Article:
In August Costa Rica set a world record by fulfilling all of its energy needs using sustainable resources for 94 consecutive days. This breaks the old record of 75 days, also set by Costa Rica, earlier this year. The record stint was interrupted by a dwindling water supply which has been affected by a recent drought. This has forced the government to revert to thermal energy plants, a source that is non-renewable. Even though the stretch of completely renewable energy ended, Costa Rica is showing the world that large-scale use of renewable energy is possible.
How is it possible? The Central American nation receives heavy rainfall that is used to create hydropower, which provides about three-quarters of the country’s energy. Hydroelectric power is supplemented by wind and geothermal sources, which make up the majority of the balance with a miniscule amount of energy coming from solar power.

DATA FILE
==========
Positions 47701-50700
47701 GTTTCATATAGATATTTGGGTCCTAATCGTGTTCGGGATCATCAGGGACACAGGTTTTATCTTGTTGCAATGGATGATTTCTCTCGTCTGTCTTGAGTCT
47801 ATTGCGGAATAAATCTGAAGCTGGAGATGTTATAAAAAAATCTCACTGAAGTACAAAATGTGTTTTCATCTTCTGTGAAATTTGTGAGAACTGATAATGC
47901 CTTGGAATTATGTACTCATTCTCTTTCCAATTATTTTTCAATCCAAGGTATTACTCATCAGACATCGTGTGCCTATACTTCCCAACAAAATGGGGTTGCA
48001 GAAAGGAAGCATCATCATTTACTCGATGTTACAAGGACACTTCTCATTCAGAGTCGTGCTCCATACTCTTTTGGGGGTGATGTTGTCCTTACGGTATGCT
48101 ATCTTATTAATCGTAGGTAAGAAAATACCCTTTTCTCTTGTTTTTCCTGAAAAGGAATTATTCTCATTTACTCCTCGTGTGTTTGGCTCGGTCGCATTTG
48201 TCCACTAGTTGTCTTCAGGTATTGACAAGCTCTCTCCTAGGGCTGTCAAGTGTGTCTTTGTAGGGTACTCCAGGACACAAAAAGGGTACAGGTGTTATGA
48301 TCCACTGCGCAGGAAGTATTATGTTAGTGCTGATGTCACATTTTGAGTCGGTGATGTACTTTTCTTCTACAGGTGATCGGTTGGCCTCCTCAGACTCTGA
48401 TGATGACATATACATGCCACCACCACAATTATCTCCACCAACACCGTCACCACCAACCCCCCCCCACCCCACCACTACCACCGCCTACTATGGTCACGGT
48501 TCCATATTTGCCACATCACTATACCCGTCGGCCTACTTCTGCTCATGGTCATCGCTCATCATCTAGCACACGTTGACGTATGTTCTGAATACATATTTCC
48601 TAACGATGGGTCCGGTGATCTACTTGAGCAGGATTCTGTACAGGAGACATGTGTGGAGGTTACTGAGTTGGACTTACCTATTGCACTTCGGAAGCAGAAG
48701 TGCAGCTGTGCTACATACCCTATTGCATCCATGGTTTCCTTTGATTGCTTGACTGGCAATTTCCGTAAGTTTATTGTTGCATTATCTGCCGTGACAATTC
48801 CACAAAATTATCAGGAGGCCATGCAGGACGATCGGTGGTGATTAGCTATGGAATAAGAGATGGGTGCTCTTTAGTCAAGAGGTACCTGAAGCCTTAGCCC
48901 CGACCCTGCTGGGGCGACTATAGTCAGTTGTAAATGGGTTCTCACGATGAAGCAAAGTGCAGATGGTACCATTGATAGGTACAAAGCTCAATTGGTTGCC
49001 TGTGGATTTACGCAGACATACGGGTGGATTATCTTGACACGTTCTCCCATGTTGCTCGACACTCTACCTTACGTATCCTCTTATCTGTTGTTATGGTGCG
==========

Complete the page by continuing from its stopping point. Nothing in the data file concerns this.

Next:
Although, Costa Rica has shown the world that a future based upon renewable energy is here, critics are quick to point out that the particulars of Costa Rica’s climate allow the nation to produce enough energy to thrive. Moreover, if their unique capabilities are contrasted with large countries, like the United States, that don’t have the particular climate that Costa Rica has, the larger nation cannot produce renewable resources on a big enough scale to fulfill the energy needs of their populations. This is also a matter of infrastructure where it is much easier to service a small nation of about five million people rather than a vast expanse like the United States with over 300 million citizens.
However, all things considered, what Costa Rica is doing is a step in the right direction. We no longer have to imagine a world where nations can get the entirety of their energy from renewable resources. The speculation of the plausibility of fulfilling the needs of an entire nation with renewable energy has ended.